Mark Harris -- a contributor to Grantland -- is another matter. Among other things, he's the author of a book on movies. And though I haven't read much by him, his latest article which Patrick Goldstein passed along to me is really smart and well done.
The topic is Oscar pundits who jump in incredibly early to make all sorts of pronouncements. At the heart of the piece are the rave predictions coming out of the Toronto Film Festival proclaiming 12 Years a Slave THE Oscar-winning Best Picture. What I like about Mr. Harris's article is not that says the movie will or won't, but that he addresses evenhandedly the problems such Pronouncements make. For instance, he writes --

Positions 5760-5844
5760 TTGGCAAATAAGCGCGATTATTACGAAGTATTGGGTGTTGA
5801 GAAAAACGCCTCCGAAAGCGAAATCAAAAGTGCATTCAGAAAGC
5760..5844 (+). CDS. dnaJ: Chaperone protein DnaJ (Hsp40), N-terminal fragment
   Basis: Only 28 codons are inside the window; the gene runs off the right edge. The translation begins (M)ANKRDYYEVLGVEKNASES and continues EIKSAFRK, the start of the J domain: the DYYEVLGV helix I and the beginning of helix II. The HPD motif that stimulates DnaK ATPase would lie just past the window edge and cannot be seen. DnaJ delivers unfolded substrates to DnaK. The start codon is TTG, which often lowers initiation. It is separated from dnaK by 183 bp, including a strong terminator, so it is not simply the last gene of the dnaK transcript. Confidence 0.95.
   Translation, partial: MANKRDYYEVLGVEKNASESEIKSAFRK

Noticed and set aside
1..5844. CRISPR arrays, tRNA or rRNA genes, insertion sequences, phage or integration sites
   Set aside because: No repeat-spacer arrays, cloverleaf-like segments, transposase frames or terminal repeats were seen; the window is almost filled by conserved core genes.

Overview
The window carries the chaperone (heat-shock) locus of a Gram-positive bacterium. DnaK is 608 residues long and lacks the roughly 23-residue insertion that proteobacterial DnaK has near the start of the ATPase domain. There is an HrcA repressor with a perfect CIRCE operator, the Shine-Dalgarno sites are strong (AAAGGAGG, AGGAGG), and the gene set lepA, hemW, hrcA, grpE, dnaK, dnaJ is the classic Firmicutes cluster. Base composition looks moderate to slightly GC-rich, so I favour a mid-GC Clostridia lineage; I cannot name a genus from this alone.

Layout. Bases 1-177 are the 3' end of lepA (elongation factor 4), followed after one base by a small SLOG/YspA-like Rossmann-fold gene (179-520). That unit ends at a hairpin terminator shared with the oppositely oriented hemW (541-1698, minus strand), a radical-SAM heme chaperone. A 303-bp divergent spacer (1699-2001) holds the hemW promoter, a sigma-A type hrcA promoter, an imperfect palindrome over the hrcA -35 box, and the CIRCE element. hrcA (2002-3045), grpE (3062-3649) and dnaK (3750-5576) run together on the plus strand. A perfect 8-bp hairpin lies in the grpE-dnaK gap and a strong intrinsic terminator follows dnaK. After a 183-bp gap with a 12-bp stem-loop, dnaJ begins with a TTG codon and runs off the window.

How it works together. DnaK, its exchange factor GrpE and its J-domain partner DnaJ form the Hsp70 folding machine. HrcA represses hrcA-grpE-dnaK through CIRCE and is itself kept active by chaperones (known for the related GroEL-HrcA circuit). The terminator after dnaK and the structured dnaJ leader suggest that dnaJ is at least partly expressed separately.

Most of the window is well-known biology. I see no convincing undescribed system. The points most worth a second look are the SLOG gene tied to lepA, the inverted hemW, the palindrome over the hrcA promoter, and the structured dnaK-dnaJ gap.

This might be a good time to mention a few things: (1) It's September, for God's sake. (2) I haven't seen 12 Years a Slave. (3) You haven't seen 12 Years a Slave. (4) Oscar observers are not the same as critics, the paying public, or Academy members, all of whose verdicts will be more important to the fate of the movie than the thoughts of anybody who's talking about it today, and as of this writing, most of the people who will matter the most cannot spell Chiwetel Ejiofor without Google. (5) This whole discussion has not really been about the content or quality of 12 Years a Slave at all (when it opens, we can have a real conversation). All of which is to say that one should take shouty pronunciamentos delivered in a sweaty swivet after an emotional screening with a big grain of salt. (I made one once, about Antwone Fisher. I'm still living it down.) It's a long road to the Oscars, and even if 12 Years a Slave ends up crossing the finish line first, no movie makes it from September to February without hitting some speed bumps — other movies, backlash, op-ed page harrumphing, hype fatigue.